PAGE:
"U.S.," he said next, pointing to where we stood, shaking his head to indicate that he wouldn't step ashore.
He stands in the middle of the sidewalk, eyes closed, head tilted to one side, the harmonica cupped in his hands.
A man with blood-splattered medical gloves on held a Quran high above his head.
Silently, he moves to grab a kombo (a whisk broom instrument)—then, softly, he taps her shoulders and head.
She herself was free forever from the veil or a head covering.
It is repeated at every turn until the eyes are dazzled with it, and the head is giddy.
Aspasia sank on the couch, and bowed her head upon her hands.
"My name is Morris," said that gentleman to the head steward.
It was jestingly said that the model for the Odeum was from his own head.
She shook her head at him wearily, and he saw undried tears on her cheeks.
Old English heafod "top of the body," also "upper end of a slope," also "chief person, leader, ruler; capital city," from Proto-Germanic *haubudam (cf. Old Saxon hobid, Old Norse hofuð, Old Frisian haved, Middle Dutch hovet, Dutch hoofd, Old High German houbit, German Haupt, Gothic haubiþ "head"), from PIE *kaput- "head" (cf. Sanskrit kaput-, Latin caput "head").
Modern spelling is early 15c., representing what was then a long vowel (as in heat) and remained after pronunciation shifted. Of rounded tops of plants from late 14c. Meaning "origin of a river" is mid-14c. Meaning "obverse of a coin" is from 1680s; meaning "foam on a mug of beer" is first attested 1540s; meaning "toilet" is from 1748, based on location of crew toilet in the bow (or head) of a ship. Synechdochic use for "person" (as in head count) is first attested late 13c.; of cattle, etc., in this sense from 1510s. As a height measure of persons, from c.1300. Meaning "drug addict" (usually in a compound with the preferred drug as the first element) is from 1911.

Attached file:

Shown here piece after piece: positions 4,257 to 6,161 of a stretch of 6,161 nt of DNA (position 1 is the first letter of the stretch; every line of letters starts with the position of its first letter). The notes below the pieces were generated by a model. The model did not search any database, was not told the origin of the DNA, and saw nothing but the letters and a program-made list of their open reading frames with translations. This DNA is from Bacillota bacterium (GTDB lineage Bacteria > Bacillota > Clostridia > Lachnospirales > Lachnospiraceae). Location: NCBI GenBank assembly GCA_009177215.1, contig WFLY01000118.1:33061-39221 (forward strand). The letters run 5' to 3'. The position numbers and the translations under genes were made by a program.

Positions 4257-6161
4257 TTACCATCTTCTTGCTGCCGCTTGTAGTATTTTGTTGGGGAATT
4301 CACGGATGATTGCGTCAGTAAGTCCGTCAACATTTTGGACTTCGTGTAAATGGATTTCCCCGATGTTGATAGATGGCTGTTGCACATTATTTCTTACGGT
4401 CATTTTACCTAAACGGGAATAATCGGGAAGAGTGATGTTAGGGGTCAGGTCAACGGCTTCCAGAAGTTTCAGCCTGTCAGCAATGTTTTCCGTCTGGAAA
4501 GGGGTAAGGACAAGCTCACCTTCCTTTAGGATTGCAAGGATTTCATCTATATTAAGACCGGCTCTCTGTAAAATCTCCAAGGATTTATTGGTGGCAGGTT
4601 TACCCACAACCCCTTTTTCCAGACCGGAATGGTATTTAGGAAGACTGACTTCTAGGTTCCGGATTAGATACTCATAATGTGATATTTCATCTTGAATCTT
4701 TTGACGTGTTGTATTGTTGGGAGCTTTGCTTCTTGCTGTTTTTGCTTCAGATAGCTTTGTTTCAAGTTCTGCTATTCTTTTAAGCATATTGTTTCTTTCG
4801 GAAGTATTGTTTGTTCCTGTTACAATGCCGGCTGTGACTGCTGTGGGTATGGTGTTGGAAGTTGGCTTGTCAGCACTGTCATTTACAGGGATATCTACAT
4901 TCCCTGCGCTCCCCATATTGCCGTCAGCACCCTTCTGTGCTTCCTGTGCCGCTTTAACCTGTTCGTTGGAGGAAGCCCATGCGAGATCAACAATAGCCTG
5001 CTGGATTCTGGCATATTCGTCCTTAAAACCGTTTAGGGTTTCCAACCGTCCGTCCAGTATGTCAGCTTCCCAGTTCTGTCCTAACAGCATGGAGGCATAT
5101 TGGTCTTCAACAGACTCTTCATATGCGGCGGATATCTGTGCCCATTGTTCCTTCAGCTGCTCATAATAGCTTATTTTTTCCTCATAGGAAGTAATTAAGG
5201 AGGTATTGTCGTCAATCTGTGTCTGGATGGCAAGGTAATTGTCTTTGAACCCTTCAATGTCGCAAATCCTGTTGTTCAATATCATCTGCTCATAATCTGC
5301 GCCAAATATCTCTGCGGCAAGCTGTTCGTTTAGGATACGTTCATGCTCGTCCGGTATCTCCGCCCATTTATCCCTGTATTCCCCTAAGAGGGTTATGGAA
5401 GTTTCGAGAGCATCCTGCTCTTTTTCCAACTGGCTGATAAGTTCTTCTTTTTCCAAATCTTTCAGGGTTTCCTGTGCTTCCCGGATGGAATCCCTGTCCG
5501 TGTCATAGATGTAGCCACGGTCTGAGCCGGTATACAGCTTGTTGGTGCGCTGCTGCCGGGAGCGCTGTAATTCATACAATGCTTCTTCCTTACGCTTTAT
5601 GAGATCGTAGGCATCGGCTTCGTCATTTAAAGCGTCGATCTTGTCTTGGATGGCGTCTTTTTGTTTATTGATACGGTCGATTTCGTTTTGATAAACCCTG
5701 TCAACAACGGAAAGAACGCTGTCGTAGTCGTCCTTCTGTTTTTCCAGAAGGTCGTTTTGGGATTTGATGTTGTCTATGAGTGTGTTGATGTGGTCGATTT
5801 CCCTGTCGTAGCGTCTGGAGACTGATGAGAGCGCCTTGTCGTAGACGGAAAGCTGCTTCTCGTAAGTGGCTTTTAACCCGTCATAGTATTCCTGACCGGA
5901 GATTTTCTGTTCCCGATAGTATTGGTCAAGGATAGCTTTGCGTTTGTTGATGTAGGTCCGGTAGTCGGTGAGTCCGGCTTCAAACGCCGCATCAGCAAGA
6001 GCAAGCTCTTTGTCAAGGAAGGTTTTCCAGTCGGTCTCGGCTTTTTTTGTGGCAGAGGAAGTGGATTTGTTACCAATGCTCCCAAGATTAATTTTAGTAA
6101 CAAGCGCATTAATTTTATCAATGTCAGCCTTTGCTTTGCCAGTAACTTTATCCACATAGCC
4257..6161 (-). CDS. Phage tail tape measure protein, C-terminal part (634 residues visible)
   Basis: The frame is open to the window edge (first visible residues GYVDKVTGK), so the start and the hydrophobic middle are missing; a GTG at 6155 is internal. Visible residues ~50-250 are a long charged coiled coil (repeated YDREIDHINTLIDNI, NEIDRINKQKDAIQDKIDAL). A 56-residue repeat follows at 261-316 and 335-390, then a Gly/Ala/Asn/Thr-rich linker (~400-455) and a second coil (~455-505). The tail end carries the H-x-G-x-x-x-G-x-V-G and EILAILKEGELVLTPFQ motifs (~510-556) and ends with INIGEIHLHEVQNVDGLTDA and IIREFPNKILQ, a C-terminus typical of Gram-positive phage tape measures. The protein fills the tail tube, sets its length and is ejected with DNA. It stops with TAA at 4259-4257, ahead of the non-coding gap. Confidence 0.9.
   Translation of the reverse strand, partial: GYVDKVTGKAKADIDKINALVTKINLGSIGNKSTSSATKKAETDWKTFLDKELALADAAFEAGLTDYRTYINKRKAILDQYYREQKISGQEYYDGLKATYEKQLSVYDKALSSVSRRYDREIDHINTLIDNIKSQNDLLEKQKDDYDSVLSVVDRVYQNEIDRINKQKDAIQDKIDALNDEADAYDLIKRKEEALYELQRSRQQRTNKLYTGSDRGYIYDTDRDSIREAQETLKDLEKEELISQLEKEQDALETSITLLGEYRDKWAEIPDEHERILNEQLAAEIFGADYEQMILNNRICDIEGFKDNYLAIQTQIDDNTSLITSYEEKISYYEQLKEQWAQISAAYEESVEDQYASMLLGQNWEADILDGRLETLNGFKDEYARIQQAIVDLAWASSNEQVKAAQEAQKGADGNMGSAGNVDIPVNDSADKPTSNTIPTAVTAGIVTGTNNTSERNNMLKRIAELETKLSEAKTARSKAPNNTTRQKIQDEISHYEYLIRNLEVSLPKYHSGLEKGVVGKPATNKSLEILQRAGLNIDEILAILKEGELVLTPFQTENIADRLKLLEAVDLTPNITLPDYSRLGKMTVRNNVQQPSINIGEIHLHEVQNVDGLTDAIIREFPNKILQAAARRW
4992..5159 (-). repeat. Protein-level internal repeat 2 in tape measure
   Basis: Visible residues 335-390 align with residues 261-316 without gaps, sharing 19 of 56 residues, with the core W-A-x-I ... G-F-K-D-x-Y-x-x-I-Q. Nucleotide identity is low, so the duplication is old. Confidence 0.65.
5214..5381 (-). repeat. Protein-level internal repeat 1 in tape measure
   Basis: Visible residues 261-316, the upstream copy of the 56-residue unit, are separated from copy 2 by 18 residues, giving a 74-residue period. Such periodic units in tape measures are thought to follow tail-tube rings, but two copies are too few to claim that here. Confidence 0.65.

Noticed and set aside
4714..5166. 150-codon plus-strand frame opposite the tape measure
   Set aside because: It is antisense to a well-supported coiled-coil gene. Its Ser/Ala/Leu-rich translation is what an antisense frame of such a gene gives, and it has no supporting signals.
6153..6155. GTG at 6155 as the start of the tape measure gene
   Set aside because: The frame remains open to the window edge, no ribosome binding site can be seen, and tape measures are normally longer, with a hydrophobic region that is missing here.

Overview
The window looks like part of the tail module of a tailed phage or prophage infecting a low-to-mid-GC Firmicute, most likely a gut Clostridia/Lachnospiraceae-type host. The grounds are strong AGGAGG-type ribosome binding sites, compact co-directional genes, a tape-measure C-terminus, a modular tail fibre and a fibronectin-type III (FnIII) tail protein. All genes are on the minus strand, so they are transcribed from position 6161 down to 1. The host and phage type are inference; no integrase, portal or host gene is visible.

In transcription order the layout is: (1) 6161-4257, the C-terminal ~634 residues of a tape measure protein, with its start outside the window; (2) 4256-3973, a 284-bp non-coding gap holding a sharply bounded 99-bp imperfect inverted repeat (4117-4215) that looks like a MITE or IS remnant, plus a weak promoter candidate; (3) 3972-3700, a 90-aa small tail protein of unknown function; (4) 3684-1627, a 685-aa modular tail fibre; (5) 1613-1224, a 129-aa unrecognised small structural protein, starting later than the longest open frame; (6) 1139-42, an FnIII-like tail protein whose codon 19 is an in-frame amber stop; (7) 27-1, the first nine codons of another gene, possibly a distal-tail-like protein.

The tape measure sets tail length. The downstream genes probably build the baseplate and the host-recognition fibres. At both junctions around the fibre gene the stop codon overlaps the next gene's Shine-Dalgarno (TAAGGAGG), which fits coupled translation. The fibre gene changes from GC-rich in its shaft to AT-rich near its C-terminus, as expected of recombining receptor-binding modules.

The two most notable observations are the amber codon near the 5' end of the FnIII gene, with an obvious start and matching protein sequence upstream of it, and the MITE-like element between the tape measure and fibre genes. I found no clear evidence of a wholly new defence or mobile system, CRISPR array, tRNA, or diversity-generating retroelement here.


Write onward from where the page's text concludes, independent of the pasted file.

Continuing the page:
To give head "perform fellatio" is from 1950s. Phrase heads will roll "people will be punished" (1930) translates Adolf Hitler. Head case "eccentric or insane person" is from 1979. Head game "mental manipulation" attested by 1972. To have (one's) head up (one's) ass is attested by 1978.
"most important, principal, leading," c.1200, from head (n.). Old English heafod was used in this sense in compounds.
The uppermost or forwardmost part of the human body, containing the brain and the eyes, ears, nose, mouth, and jaws.
The analogous part of various vertebrate and invertebrate animals.
The pus-containing tip of an abscess, a boil, or a pimple.
The rounded proximal end of a long bone.
The end of a muscle that is attached to the less movable part of the skeleton.
acid freak, airhead, balloonhead, bananahead, beanhead, bighead, a big head, bite someone's head off, blockhead, blubberhead, bonehead, bubblehead, buckethead, bullhead, cheesehead, chickenhead, chiphead, chowderhead, chucklehead, clunkhead, cokehead, deadhead, doo-doo head, dumbhead, fathead, flathead, garbage head, get one's head out of one's ass, ginhead, give head, good head, go soak yourself, hardhead, hash head, have a hole in one's head, have one's head pulled, have rocks in one's head, one's head is up one's ass, head shop, headshrinker, hit the nail on the head, hophead, hothead, in over one's head, jarhead, juicehead, knucklehead, lunkhead, meathead, metal head, meth head, musclehead, mush-head, muttonhead, need someone or something like a hole in the head, noodlehead, numbhead, off one's nut, off the top of one's head, out of one's head, over one's head, pighead, pillhead, pinhead, pointhead, pointy-head, potato-head, pothead, puddinghead, pumpkinhead, rockhead, rocks in one's head, rotorhead, saphead, shithead, soft in the head, sorehead, stand on one's head, talking head, use one's head, weedhead, where someone's head is at, woodenhead, woodenhead, yell one's head off
Addicted to or using the narcotic specified: acidhead/ pothead (1911+ Narcotics)